A Study of Arthur Hughes' Ophelia

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Miranda McGill
Prof. Yager
ART202 - 052: Final Paper
April 30, 2011
Arthur Hughes’ Opheia
This is a study of Arthur Hughes’ Ophelia. Painted circa 1851-53, oil on canvas, it is 27’’ x 48 3/4’’. Currently, it resides in the Manchester City Art Gallery in the United Kingdom. The painting is of a young blonde girl, thin and pale, with a self-made crown of reeds atop her blonde hair. Her expression is sad, fixated downward. The female featured is frail, almost sickly looking, and is developed in both sorrow and insanity. Contrasting bright colors are used, and each object is painstakingly accurate, as was popular of the PRB when he painted this. She holds flowers, dropping them slowly in the murky lake beneath the L-bend tree on which she is seated. The area around her is overgrown and wild, with very few trees. Behind her is an open field, ending at the horizon with trees. The sun seems to be setting. The setting is meant to be wild, untamed; the pond is infested with algae, the grass rises high around her. A bat swoops underneath the tree on which she sits, flying towards the viewer. The artist enclosed this picture with a border, making the painting semi-cirular, and around it he has quoted Shakespeare’s Hamlet; “There is a willow grows aslant the brook,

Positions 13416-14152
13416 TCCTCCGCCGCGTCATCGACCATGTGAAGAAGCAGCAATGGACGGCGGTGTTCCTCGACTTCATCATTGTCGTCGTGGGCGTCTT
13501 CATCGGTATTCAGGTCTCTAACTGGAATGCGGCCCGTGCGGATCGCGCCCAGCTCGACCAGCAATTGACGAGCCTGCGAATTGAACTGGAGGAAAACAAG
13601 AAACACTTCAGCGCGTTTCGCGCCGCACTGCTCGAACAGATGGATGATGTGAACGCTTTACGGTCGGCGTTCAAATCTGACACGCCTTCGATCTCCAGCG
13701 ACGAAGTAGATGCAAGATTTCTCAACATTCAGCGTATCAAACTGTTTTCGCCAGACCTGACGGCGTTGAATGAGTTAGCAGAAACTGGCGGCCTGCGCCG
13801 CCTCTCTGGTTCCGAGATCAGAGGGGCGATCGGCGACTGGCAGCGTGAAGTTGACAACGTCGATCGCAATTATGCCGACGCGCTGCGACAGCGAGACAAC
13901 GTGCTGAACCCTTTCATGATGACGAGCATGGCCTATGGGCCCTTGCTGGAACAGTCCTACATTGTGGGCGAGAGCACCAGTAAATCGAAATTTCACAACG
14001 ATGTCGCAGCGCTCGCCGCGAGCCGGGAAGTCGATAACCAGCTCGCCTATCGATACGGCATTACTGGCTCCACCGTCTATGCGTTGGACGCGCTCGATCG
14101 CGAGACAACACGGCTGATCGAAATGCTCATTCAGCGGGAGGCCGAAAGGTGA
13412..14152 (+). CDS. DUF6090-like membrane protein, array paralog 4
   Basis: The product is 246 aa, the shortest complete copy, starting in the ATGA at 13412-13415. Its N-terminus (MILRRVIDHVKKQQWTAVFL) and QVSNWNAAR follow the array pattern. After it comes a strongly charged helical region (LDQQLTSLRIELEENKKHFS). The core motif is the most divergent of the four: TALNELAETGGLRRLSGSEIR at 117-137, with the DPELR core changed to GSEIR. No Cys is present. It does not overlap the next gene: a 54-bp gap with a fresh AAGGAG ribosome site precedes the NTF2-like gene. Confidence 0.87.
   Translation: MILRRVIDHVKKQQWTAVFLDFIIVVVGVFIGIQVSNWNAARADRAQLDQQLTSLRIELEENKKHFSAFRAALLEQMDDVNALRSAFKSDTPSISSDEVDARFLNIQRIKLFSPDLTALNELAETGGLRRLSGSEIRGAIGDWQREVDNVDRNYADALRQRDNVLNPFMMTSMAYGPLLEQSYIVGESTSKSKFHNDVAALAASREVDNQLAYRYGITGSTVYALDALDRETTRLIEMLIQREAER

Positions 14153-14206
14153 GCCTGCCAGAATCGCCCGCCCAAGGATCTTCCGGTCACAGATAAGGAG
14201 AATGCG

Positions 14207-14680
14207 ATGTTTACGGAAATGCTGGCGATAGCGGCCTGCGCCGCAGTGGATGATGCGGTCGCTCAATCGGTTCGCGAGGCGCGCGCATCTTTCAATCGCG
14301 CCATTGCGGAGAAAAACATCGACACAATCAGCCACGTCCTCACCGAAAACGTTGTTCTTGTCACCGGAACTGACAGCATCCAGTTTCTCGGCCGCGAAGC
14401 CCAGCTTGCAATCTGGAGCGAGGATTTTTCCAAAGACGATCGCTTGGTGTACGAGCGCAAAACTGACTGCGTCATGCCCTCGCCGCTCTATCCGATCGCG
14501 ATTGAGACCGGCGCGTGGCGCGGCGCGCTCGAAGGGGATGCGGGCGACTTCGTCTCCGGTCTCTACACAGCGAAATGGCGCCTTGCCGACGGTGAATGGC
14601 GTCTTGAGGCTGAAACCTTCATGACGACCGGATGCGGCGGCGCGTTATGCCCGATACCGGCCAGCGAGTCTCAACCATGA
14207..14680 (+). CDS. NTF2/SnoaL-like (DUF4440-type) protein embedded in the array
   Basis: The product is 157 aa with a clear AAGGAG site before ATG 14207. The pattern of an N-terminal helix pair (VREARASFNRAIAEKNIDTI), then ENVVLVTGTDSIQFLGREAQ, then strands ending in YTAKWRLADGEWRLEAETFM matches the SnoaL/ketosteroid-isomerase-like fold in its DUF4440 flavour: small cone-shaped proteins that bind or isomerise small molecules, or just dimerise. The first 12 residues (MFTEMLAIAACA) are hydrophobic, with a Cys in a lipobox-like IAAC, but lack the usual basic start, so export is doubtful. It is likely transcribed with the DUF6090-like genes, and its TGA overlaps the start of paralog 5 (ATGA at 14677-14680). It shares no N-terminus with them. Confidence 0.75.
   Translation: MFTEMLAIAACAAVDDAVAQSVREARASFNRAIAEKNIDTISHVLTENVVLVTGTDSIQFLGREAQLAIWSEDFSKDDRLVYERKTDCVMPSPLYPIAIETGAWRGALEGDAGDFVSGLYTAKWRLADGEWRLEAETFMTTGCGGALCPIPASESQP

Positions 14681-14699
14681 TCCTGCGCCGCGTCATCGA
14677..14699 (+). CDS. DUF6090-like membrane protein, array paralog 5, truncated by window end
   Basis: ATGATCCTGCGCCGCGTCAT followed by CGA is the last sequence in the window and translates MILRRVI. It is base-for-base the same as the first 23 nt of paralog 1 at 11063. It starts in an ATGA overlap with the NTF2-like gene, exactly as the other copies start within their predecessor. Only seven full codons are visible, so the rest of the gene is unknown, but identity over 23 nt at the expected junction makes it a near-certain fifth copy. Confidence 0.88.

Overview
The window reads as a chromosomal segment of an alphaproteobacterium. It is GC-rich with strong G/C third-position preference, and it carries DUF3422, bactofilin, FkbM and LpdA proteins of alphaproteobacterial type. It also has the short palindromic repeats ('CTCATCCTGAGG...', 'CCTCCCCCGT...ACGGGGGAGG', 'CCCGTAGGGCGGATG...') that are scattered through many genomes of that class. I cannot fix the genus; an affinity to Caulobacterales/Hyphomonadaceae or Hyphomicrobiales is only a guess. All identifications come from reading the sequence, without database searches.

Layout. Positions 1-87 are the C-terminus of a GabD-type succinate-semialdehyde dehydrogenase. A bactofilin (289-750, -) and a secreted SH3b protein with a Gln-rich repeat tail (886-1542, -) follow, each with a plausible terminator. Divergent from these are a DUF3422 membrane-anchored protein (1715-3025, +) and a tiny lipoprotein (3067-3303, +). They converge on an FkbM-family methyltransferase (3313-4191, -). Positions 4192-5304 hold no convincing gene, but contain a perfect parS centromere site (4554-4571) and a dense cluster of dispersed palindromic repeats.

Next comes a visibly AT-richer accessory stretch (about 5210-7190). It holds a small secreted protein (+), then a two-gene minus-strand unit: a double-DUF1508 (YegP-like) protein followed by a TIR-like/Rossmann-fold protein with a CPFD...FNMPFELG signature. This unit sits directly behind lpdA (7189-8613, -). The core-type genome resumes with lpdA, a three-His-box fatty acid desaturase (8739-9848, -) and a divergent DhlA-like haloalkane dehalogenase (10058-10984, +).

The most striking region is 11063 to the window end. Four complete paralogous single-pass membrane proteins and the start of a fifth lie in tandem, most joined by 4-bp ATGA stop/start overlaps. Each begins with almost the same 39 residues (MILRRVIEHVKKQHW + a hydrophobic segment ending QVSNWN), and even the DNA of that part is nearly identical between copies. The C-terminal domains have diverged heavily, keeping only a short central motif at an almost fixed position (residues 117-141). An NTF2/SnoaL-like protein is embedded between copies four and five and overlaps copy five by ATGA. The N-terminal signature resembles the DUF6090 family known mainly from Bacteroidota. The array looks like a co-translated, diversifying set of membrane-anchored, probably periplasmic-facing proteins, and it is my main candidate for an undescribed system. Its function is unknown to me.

That shows his hoar leaves in the glassy stream;
There with fantastic garlands did she come.
Of crow-flowers, nettles, daisies, and long purples.
There on the pendant boughs her coronet weeds
Clambering to hang an envious sliver broke.
When down the weedy trophies and herself
Fell in the weeping brook.”
-Hamlet, Act IV, Scene VII.
(Interestingly enough, his self-framing left out this quote “That liberal shepherds give a grosser name, / but our cold maids do dead men’s fingers call them;”) The lines are thin and sweeping, creating a curved plane that is both vertical and horizontal. The image is very two-dimensional, careful shading adding depth to the piece. It is very...
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